- translated version February 2020, originally published in June 2018 -
Today there is hardly a European capital that cannot be explored on a dockless shared bike.
The initial public response was often marked by skepti-cism: These bicycles, according to some critical voices, would “clutter up” the limited public space in our city centers, while our own station-based bike sharing sys-tems would suffer under the competition with the new bike providers, which for the most part do not coordinate their activities with cities.On the other hand, the companies offering dockless bike sharing provide an opportunity to promote and bolster bicycling as part of a larger strategy for sustainable urban transport. The significance of the bicycle as a means of transport has grown enormously, especially over the past few years. One indication of this is the growing number of initiatives that are calling for referendums in support of bicycling.
Against this backdrop, we have been looking – as have many of the country’s municipalities – at the question of whether and how these new dockless bike sharing services can make a contribution to a more sustainable urban transport system. We are therefore happy, together with our partners, the German Cyclists‘ Association (ADFC), the Association of German Cities (DST) and the German Association of Towns and Municipalities (DStGB), to present to you this publication "Bike Sharing in a State of Transition", a first guidebook on how to deal with the new mobility services.The guidebook is directed primarily at stakeholders in politics and municipal administration. It is meant to show how cities and municipalities and dockless bike sharing providers can work together to make use of the opportunities presented by these new mobility services and minimize risks through cooperation.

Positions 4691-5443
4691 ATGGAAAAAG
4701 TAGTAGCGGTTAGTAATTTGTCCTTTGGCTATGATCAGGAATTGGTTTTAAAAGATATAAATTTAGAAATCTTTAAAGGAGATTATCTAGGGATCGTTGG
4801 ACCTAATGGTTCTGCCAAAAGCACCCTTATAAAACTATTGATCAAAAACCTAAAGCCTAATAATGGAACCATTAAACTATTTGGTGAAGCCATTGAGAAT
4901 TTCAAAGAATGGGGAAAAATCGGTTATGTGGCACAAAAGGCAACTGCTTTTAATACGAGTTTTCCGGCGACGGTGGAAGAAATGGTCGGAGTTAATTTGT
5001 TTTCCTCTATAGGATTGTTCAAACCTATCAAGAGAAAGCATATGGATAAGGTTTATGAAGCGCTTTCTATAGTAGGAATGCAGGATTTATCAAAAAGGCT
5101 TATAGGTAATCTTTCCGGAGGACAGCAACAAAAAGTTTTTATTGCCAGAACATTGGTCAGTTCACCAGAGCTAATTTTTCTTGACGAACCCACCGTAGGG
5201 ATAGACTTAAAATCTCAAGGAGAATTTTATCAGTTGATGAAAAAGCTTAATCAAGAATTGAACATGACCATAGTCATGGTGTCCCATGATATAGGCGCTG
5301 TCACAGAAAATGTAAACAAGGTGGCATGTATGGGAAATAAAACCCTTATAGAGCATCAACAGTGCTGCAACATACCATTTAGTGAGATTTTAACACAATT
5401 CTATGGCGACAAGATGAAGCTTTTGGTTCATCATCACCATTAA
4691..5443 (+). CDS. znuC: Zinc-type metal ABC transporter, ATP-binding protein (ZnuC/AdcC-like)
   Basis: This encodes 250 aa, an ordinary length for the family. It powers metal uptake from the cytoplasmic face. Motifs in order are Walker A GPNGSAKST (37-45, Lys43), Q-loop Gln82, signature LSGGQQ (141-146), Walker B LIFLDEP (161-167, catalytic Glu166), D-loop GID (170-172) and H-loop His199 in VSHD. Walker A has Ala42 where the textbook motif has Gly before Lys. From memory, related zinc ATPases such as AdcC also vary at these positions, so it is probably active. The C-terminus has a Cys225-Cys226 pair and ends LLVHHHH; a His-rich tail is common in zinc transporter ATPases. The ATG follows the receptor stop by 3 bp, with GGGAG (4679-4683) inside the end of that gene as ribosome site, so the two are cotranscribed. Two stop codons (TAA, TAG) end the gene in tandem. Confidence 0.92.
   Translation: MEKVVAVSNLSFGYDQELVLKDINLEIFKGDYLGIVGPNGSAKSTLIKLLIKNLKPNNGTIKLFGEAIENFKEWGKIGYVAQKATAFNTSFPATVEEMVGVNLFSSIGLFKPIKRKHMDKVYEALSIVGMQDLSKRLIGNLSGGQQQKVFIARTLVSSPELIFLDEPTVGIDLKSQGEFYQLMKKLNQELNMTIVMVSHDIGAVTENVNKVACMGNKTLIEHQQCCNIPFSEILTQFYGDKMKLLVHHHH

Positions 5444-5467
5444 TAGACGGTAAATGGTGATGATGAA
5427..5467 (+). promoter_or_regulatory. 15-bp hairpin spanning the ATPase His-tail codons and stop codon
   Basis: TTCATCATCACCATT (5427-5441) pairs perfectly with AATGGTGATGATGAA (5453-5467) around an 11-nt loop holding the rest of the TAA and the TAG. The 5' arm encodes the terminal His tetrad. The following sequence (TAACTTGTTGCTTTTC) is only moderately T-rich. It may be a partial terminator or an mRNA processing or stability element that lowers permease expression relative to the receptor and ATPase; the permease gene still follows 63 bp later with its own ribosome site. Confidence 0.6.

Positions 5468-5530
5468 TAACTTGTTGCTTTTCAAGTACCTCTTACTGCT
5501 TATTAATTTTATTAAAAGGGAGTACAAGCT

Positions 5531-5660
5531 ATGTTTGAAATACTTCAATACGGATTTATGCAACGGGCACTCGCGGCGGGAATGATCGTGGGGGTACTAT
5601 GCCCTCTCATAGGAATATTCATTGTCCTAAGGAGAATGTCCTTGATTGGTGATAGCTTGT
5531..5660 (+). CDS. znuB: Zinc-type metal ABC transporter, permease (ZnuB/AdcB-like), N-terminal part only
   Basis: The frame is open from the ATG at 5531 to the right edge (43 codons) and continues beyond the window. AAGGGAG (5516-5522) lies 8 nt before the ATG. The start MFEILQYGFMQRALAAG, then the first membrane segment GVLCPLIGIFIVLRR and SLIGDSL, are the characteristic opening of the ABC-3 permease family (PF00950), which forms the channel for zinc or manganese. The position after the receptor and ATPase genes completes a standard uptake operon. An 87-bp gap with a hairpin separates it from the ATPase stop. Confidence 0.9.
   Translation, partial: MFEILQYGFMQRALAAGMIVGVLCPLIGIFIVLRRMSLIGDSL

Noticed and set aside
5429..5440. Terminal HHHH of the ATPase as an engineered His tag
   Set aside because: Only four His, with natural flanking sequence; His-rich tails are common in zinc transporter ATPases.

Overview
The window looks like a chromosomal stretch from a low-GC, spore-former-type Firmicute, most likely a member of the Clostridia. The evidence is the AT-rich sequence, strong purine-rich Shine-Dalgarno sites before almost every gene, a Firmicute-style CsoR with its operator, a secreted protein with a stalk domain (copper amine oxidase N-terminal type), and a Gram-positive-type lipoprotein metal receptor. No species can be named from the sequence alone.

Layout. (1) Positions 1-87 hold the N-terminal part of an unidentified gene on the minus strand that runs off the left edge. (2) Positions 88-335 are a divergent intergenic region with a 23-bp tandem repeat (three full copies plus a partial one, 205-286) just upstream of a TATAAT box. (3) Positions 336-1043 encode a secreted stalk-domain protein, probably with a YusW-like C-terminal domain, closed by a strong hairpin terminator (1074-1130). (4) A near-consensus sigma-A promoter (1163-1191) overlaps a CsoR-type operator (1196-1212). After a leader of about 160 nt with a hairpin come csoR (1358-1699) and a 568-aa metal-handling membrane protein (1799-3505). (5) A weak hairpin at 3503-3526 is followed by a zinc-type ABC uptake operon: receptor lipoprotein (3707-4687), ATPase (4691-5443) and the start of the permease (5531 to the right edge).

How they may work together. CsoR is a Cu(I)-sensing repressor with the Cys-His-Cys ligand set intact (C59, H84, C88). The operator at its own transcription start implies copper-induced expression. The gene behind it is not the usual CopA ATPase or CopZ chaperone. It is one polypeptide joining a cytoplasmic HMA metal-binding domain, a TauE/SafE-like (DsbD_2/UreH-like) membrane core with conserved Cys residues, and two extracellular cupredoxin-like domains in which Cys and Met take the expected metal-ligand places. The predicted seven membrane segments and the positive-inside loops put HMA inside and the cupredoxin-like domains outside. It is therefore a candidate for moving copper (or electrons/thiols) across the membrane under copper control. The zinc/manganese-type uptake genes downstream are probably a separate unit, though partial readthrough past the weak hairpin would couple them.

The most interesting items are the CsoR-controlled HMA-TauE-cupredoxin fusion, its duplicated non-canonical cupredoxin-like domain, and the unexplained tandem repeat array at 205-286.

Due to the dynamic development of the new bike sharing services, we see this guidebook as a living document that can serve as a basis for further discussion. The four publishers of this guidebook also see it as a foundation for dialogue with mobility companies, which we intend to expand on in the coming months, in part to decide if and when the guidebook should be updated.